Bharadwaj and his goof-ups
The question on everyone’s mind is whether it is the end of the road for Governor of Karnataka, H R Bharadwaj. Even as the Congress in the state have decided to block all highways in the state between 11 and 12 today demanding that the centre implement the recommendations made by the Governor, Bharadwaj finds himself in a lonely position.
There are many factors here that are being debated about his latest course of action where he went ahead and recommended President’s rule in Karnataka. At yesterday’s cabinet committee meeting he did not find the required support for his letter. Three senior leaders, P Chidambaram, A K Antony and Kapil Sibal had literally discarded the report stating that the situation in Karnataka did not mandate President’s rule. A final decision in this matter is expected today when the Cabinet meets expectedly today.
Rumour is already afloat that Bharadwaj may either quit or also be recalled if the Government of India does not go ahead with his recommendation or accepts his report. This would be the second time in less than a year that his report is being rejected by the Centre, something that not many governors have faced in the past. The last time he had sent such a report was in October 2010 following the controversial trust vote in Karnataka, but the report was rejected.
Although Raj Bhavan sources are mum about the Governor’s future course of action, his actions make it clear that he has decided to stay put within the four walls of the Raj Bhavan until there is a clear cut picture in this matter. The Governor was supposed to attend a function at the St Johns Hospital on Monday, but cancelled the same abruptly after the developments in Karnataka started to heat up.
Going by the developments, many in the political circles especially in the Congress indicate that he may step down or even be recalled. In all probability he is likely to step down if the Government does not implement his recommendation and the deadline for the same is the end of the week.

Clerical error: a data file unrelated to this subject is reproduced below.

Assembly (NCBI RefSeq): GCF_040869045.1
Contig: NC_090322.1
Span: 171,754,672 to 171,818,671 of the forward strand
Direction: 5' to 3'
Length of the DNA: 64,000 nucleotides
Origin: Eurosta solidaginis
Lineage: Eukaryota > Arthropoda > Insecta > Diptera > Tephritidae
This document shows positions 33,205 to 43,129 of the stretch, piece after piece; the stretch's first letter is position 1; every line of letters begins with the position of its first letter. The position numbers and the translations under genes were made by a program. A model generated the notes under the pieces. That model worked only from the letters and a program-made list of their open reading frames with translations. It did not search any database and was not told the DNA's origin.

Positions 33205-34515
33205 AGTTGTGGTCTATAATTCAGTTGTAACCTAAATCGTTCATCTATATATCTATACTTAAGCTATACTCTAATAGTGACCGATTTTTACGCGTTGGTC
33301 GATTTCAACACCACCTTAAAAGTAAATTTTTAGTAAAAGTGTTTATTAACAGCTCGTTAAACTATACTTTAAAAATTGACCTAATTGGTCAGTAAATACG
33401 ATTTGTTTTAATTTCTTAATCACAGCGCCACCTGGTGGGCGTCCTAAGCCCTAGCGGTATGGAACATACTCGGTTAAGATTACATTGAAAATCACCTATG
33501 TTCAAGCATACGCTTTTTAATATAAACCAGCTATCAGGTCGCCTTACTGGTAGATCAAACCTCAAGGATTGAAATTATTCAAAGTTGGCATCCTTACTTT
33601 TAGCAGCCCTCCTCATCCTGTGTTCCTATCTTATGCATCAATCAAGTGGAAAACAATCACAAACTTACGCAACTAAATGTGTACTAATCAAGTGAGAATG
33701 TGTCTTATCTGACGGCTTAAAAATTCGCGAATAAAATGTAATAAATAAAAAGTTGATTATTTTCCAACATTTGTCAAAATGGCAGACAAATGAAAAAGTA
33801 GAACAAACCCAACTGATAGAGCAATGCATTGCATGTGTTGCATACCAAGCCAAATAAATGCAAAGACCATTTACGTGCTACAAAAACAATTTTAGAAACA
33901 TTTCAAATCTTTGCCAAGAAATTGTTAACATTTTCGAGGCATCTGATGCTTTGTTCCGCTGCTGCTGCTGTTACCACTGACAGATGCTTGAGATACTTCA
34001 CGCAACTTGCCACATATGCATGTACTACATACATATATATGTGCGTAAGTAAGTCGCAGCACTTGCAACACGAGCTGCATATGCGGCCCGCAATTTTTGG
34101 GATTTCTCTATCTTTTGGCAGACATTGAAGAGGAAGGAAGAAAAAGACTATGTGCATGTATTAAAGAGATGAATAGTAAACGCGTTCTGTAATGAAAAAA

Many other believe that he has hit the nail on his own head. He has acted in haste and as far as our information goes, he has not really consulted the centre before shooting off the report. Sources say that he had just informed the centre in principle that things are not looking good in Karnataka and also stated that if the state government continues to tamper with the constitutional provisions then one may have to act.
It is also being pointed out that the Governor in a bid to act touch ended up acting in haste. If at all he wanted to act, he ought to have acted immediately after the verdict of the Supreme Court and stated that the government was in minority now. However he waited nearly two days to send out a report and that too at a time when the rebels and the BJP had kissed and made up. Moreover Bharadwaj also found himself crippled when it came to playing the number card since the Bommai verdict clearly mentions that any such case shall be decided on the floor of the House.
However the biggest bit of criticism which the Governor continues to face is the fact that he did not let the rebel MLAs into Raj Bhavan on Sunday evening. He had made it clear to the rebels who had gone with letters of support to the Yeddyurappa government that it is Sunday and due to the fact that the staff are on leave, he cannot meet them. However he acted in contradiction and ended up sending the report later that evening. Now this threw up the question as to how he managed to dictate the report when it was Sunday and he did not have the staff to work. Another factor that will play truant for the governor is that at the same time the rebels wanted to meet him, he was in a meeting with Congress leaders, Siddaramaiah and Parameshwar who had called on him seeking dismissal of the BJP government which at that point of time was in a minority.
A lot would depend on the Union Government and how they would act on his report. The Prime Minister has assured that nothing unconstitutional would be done in the case of Karnataka. What transpires during the course of the day is to be seen.